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The difference between looking and seeing

Volume 9 Number 7 July 8 - August 11 2013

Dr Natasha Michael (left) With the Potter’s Heather Gaunt. Photo: Peter Casamento.
Dr Natasha Michael (left) With the Potter’s Heather Gaunt. Photo: Peter Casamento.

It’s all in the interpretation as the Ian Potter Museum of Art takes an innovative approach to exploring how visual observation can enrich teaching and learning across all disciplines. By Kate O’Hara.

At first glance a crisp white doctor’s coat may look slightly out of place in the quiet calm of an art gallery, but an innovative partnership program at the University of Melbourne is drawing a new picture of teaching and learning, particularly in the medical arena.

Led by Dr Heather Gaunt, Curator of Academic Programs (Research) at the Ian Potter Museum of Art, a team of academics and professionals is exploring ways to incorporate visual observation, reflection and interpretation into the learning process.

It all started just over a year ago, when Dr Natasha Michael, a Palliative Care Consultant with the Peter MacCallum Cancer Centre put in a call to the Ian Potter Museum of Art. She was interested in exploring opportunities for her students to develop their visual observation skills in an art context.

Dr Michael’s own medical training was strongly influenced by the humanities – through literature, visual arts, music and theatre – areas she considers helpful for reflective practice and empathy development in doctors.

“When a patient sees an empathetic doctor they recognise it very quickly,” she says.

“As I progressed through my own training I realised that doctors were spending less and less time observing patients – treatment plans were sometimes developed based solely on scans or blood test results. 

“While it’s important that we don’t make assumptions, you can deduce a lot by clinical observation and detailed examination of a patient, watching the body language of family members in a family meeting, or interactions between couples.

“It can help provide context and guide how you might steer a conversation, and whether this is a family ready for some of the more difficult conversations.”

Since that first discussion in mid-2012, Dr Michael and Dr Gaunt have worked on a program for a number of pilot student groups within the Faculty of Medicine, Dentistry and Health Sciences. Associate Professor Mina Borromeo, Convenor of Special Needs Dentistry at the Melbourne Dental School, heard about the initiative, immediately saw its value and joined the program, bringing in a full cohort of second year scholars in the second half of last year.

Collectively, these early efforts were recognised late last year when Dr Gaunt received the Bronwyn Jane Adams Award, which provides recognition and assistance for staff to undertake professional development in their field of expertise.

As part of the award, Dr Gaunt recently visited leading institutions in the USA to meet with practice leaders.

“It was wonderful to see first-hand the types of engagements that university art museums can have in the tertiary context,” she says.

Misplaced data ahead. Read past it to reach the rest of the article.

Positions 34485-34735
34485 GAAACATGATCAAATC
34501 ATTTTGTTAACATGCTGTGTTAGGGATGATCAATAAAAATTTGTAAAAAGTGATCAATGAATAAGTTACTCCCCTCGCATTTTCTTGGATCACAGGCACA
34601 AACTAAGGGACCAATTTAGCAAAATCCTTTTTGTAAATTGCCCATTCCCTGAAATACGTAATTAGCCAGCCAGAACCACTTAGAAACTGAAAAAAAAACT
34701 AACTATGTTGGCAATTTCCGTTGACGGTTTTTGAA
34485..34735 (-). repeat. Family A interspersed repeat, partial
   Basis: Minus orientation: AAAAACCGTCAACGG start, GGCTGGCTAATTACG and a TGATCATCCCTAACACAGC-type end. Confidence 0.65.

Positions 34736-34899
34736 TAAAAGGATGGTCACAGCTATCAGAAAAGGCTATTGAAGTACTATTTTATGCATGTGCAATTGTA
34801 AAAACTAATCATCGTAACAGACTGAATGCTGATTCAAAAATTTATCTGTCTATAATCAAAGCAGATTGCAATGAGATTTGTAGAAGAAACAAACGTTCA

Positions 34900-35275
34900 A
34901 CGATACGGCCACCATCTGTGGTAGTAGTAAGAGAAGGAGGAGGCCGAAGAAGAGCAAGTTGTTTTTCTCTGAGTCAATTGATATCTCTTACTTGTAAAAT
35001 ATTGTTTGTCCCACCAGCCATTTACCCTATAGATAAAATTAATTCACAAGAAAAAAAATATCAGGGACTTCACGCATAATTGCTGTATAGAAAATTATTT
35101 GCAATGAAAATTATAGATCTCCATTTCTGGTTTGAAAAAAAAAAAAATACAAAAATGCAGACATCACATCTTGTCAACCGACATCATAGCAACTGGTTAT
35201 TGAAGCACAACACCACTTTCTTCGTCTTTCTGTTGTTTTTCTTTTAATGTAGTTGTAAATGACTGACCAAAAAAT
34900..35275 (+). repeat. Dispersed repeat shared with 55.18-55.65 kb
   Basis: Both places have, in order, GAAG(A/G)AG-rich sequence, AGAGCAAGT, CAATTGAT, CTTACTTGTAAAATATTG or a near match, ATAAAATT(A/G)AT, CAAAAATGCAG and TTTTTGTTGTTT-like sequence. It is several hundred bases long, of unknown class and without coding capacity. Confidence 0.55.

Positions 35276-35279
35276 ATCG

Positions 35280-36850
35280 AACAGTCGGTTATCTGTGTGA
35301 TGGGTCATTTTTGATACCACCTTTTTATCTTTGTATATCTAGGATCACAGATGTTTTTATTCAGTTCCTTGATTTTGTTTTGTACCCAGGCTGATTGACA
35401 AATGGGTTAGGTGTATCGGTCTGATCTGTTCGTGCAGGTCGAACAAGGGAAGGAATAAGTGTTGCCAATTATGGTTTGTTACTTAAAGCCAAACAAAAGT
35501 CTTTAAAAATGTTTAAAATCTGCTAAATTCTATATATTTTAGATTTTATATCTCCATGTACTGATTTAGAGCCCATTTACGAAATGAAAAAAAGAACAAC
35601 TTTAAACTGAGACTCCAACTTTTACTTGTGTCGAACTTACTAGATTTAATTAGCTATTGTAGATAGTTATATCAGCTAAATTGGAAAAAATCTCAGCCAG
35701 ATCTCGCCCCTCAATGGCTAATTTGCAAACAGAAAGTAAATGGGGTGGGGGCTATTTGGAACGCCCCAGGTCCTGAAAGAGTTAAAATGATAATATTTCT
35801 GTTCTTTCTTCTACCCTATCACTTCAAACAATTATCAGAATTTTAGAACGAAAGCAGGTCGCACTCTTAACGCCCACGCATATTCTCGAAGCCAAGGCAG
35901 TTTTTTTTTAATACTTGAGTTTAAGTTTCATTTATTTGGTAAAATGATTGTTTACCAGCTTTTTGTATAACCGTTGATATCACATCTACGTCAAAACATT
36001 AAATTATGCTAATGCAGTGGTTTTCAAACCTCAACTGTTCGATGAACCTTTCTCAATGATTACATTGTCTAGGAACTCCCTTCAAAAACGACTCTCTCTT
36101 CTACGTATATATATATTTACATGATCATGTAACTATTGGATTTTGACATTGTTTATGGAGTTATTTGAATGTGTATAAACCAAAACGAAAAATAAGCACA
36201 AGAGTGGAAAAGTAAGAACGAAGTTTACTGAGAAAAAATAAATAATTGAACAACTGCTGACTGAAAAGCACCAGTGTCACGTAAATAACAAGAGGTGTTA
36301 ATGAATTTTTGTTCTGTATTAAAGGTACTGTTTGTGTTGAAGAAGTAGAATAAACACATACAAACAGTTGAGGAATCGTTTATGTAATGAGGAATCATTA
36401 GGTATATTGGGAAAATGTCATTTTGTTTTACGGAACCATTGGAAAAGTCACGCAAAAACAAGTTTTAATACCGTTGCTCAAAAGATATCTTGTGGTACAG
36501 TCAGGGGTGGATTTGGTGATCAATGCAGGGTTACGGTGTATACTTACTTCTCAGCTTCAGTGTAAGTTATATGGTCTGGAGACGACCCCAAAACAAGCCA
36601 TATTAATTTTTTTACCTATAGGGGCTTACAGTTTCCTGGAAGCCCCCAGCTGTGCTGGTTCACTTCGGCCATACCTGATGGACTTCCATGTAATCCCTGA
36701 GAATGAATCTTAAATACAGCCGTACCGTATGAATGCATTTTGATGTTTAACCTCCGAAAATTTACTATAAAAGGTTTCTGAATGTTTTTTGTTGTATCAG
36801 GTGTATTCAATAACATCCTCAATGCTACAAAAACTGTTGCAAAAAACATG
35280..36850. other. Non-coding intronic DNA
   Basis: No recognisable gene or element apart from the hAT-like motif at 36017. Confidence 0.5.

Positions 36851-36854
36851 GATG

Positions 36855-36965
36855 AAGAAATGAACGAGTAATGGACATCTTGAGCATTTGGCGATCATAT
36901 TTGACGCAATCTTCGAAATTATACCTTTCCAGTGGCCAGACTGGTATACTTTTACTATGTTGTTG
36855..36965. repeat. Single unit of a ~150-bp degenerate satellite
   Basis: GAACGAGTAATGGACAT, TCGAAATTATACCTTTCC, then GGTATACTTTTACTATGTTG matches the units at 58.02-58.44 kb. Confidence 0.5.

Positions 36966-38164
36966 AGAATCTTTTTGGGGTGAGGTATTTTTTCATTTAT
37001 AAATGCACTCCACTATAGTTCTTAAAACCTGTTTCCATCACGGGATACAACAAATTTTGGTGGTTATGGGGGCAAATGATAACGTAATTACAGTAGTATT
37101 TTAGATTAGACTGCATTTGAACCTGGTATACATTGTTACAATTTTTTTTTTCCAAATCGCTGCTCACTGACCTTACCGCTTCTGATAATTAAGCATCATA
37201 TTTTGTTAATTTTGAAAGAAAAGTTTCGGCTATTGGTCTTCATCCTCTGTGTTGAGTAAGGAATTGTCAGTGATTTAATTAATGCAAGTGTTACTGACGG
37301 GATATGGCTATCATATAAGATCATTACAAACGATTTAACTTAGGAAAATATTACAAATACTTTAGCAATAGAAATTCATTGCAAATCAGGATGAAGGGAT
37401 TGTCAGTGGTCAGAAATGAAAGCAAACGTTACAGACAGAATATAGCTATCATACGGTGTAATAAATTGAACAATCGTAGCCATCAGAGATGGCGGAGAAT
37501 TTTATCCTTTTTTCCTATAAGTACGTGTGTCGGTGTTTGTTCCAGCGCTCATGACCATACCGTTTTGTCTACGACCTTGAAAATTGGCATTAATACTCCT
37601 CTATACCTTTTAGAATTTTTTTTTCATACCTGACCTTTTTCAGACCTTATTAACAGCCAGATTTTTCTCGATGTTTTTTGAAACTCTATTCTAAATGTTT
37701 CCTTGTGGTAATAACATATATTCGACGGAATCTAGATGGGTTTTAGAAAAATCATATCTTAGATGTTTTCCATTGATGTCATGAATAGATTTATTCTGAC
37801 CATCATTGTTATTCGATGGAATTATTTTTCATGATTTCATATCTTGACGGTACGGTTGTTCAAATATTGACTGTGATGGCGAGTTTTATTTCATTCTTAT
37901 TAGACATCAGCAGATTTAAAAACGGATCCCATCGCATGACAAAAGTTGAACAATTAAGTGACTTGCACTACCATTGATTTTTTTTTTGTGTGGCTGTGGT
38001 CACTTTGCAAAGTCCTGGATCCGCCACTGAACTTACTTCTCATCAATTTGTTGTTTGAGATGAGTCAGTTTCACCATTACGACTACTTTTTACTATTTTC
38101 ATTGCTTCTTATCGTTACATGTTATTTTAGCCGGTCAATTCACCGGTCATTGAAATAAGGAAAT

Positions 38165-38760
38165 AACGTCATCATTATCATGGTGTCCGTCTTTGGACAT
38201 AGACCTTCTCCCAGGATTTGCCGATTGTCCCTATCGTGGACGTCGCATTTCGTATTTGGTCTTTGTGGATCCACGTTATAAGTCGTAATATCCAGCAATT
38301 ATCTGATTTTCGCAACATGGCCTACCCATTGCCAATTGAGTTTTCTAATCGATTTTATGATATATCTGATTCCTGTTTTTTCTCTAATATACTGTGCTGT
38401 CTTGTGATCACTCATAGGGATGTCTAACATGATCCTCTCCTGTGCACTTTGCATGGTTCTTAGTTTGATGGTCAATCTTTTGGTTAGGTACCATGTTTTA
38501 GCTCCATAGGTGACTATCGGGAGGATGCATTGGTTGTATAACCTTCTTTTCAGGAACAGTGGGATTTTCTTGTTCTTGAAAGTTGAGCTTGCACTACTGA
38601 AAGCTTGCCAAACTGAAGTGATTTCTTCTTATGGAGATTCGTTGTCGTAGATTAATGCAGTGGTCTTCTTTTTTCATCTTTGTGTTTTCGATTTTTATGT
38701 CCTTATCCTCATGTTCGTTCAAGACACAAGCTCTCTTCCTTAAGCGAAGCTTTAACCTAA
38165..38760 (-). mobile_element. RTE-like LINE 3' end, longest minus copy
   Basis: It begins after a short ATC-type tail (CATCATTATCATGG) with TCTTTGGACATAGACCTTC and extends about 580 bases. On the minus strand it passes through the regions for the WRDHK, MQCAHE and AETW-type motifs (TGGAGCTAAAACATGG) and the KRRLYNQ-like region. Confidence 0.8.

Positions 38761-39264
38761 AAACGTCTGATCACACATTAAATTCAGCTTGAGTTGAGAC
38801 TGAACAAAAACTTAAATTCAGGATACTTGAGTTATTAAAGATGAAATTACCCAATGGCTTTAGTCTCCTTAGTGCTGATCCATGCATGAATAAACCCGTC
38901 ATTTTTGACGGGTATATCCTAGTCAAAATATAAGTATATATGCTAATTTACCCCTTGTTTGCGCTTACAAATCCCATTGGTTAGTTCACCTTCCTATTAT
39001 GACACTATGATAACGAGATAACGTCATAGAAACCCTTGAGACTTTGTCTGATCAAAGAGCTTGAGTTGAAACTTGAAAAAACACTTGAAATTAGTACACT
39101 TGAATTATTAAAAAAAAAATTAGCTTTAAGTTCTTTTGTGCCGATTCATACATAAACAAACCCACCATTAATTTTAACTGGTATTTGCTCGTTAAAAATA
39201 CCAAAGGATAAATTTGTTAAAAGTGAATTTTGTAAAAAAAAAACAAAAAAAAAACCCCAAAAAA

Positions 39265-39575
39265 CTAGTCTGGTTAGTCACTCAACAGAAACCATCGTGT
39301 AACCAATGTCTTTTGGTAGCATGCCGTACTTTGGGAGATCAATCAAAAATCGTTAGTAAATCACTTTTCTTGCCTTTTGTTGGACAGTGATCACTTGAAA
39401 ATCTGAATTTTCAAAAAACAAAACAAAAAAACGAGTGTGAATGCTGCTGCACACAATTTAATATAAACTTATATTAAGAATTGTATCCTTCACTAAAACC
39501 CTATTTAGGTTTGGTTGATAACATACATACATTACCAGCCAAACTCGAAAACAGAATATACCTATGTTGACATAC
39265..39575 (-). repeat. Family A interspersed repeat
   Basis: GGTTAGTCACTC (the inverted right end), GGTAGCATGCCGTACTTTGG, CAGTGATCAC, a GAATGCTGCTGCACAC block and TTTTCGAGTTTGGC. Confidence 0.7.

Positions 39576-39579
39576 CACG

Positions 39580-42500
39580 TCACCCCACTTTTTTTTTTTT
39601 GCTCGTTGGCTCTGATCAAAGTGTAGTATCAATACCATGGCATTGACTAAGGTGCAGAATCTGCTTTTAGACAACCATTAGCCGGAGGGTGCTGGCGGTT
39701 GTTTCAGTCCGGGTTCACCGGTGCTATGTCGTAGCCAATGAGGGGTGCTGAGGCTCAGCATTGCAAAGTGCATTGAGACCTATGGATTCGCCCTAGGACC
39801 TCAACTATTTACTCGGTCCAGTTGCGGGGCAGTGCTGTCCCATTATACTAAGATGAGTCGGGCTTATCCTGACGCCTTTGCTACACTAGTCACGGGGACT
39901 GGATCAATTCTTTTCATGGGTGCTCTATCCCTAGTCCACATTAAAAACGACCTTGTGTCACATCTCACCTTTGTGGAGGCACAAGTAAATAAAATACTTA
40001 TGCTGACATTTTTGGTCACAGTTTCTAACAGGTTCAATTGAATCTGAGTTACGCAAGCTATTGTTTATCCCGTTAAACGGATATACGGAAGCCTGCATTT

“This field of study is really growing in America, particularly with the re-opening of the Yale University Art Gallery in December. These conversations are happening at the top level there, not only in medical disciplines, but across a range of study areas.”

Widely regarded as the initiator of this body of theory, Yale led the charge in 2000 with the launch of an observational skills workshop created for students at the Yale School of Medicine.

Linda Friedlaender, Curator of Education at the Yale Center for British Art, co-developed the program in response to growing concerns about aspects of medical education methods. Ms Friedlaender says the program continues to grow in esteem and relevance.

“There has always been an interest in careful observation, but lately there has been a confluence of ideas and programs that has brought this issue into the mainstream,” she says.

“Academic institutions are looking for more interdisciplinary initiatives, and with changes in health care, there is increased concern about quality of care. Medical schools are very interested in rounding out a medical student’s education in terms of not only looking more carefully, but with more empathy.”

Dr Gaunt also met with academics and clinicians at Harvard, where a more humanistic approach based on visual thinking strategies and stages of aesthetic development sees participants practise interpretation at all stages of the process.

“Here at the Potter we’re introducing a slightly different model again, where interpretation is left until the participant has performed a detailed objective observation. It’s a model that I think works particularly well for our students,” she says.

“Dr Michael and I ran the first pilot in June last year and it’s just grown from then. I’ve even had conversations with University staff about tailoring visual observation and interpretation training for non-medical areas of the University. 

“It’s a rapidly growing area – lots of people are starting to see where we might connect in new and engaging ways, both inside the University and with the broader community.”

A visual observation session for the public will be held 11 July.